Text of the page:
The beautiful thing about atmospheric optics is that (almost) everyone can look up at the sky and see stunning optical phenomena from the sun, moon or some other celestial object. In this post I’ll focus on two particularly striking phenomena where the physical essence can be captured with relatively simple explanations.
The 22 degree halo is a ring around the sun or moon, which is often observed on cold days. Here are a couple images of the 22 degree halo around the sun and moon respectively:
22 degree halo around the sun
22 degree halo around the moon
Note that the 22 degree halo is distinct from the coronae, which occur due to different reasons. While the coronae arise due to the presence of water droplets, the 22 degree halo arises specifically due to the presence of hexagonal ice crystals in the earth’s atmosphere. So why 22 degrees? Well, it turns out that one can answer the question using rather simple undergraduate-level physics. One of the most famous questions in undergraduate optics is that of light refraction through a prism, illustrated below:
Fig. 1: The Snell’s Law Prism Problem
But if there were hexagonal ice crystals in the atmosphere, the problem is exactly the same, as one can see below. This is so because a hexagon is just an equilateral triangle with its ends chopped off. So as long as the light enters and exits on two sides of the hexagon that are spaced one side apart, the analysis is the same as for the triangle.
Equilateral triangle with ends chopped off, making a hexagon
It turns out that in Fig. 1 can be solved as a function of with Snell’s law and some simple trigonometry to yield (under the assumption that ):
It is then pretty straightforward to obtain , the difference in angle between the incident and refracted beam as a function of . I have plotted this below for the index of refraction of ice crystals for three different colors of light, red, green and blue ( 1.306, 1.311 and 1.317 respectively):
The important thing to note in the plot above is that there is a minimum angle below which there is no refracted beam, and this angle is precisely 21.54, 21.92 and 22.37 degrees for red, green and blue light respectively. Because there is no refracted beam below 22 degrees, this region appears darker, and then there is a sudden appearance of the refracted beam at the angles listed above. This is what gives rise to the 22 degree halo and also to the reddish hue on the inside rim of the halo.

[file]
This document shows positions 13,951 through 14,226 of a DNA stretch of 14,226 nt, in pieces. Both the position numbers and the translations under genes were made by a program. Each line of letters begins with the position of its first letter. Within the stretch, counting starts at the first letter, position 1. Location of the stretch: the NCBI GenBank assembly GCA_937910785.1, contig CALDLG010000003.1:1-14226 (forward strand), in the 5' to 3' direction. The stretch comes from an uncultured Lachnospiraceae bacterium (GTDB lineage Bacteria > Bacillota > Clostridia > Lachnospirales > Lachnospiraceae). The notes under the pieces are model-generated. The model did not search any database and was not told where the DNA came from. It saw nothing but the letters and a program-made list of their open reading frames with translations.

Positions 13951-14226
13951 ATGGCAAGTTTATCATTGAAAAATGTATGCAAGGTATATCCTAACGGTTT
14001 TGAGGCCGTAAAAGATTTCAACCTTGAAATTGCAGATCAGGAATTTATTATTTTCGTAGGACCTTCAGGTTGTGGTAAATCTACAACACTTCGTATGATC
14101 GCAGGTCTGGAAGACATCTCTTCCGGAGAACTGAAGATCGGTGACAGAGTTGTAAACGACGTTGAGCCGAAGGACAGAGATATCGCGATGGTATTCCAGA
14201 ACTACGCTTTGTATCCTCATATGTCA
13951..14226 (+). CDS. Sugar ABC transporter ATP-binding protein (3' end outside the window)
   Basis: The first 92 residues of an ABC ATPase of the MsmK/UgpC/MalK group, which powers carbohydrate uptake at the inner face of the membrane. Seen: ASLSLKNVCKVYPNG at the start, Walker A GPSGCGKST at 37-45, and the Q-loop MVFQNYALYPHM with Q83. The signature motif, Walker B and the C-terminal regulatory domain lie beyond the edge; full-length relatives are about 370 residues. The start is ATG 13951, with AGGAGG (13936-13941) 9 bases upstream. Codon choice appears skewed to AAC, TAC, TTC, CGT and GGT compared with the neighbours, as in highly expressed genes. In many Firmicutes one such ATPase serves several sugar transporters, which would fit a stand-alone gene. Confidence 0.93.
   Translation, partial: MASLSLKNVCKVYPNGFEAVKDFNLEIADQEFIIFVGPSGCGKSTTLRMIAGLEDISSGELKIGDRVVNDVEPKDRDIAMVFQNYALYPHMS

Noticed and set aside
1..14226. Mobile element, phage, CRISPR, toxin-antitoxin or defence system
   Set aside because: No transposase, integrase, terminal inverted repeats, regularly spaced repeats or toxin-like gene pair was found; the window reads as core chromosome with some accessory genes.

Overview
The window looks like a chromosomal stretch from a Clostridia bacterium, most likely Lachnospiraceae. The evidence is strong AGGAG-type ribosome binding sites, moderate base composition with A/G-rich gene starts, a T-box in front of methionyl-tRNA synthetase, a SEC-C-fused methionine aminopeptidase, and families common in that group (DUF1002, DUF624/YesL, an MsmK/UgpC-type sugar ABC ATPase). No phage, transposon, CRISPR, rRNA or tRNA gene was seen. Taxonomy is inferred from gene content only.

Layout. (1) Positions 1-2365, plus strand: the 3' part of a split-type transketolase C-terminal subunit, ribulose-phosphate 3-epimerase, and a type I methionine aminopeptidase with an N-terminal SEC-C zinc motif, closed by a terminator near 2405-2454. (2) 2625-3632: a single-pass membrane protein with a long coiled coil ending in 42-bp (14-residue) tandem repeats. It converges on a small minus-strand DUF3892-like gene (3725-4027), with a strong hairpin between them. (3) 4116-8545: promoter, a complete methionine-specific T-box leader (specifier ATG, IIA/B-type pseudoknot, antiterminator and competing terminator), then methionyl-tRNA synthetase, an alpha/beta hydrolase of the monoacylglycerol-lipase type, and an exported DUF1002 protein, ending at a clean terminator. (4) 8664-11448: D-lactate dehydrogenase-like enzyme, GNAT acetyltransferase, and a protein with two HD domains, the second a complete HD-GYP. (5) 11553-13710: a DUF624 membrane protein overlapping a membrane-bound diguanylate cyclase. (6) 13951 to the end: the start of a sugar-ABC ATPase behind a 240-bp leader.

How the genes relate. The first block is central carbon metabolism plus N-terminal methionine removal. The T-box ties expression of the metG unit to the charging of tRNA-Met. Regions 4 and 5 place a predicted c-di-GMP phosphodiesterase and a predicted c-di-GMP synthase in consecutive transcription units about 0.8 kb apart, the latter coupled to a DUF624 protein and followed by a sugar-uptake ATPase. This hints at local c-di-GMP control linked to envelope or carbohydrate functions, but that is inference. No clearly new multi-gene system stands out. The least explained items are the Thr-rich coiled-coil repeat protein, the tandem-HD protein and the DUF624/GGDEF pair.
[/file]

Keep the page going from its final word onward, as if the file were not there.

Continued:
Another rather spectacular celestial occurrence is the lunar eclipse, where the earth completely obscures the moon from direct sunlight. This is the geometry for the lunar eclipse:
Geometry of the lunar eclipse
The question I wanted to address is the reddish hue of the moon, despite it lying in the earth’s shadow. It would naively seem like the moon should not be observable at all. However, there is a similar effect occurring here as with the halo. In this case, the earth’s atmosphere is the refracting medium. So just as light incident on the prism was going upward and then exited going downward, the sun’s rays similarly enter the atmosphere on a trajectory that would miss the moon, but then are bent towards the moon after interacting with the earth’s atmosphere.
But why red? Well, this has the same origins as the reddish hue of the sunset. Because light scatters from atmospheric particles as , blue light gets scattered away much more easily than red light. Hence, the only color of light left by the time the light reaches the moon is primarily of red color.
It is interesting to imagine what the earth looks like from the moon during a lunar eclipse — it likely looks completely dark apart from a spectacular red halo around the earth. Anyway, one should realize that Snell’s law was first formulated in 984 by Arab scientist Ibn Sahl, and so it was possible to come to these conclusions more than a thousand years ago. Nothing new here!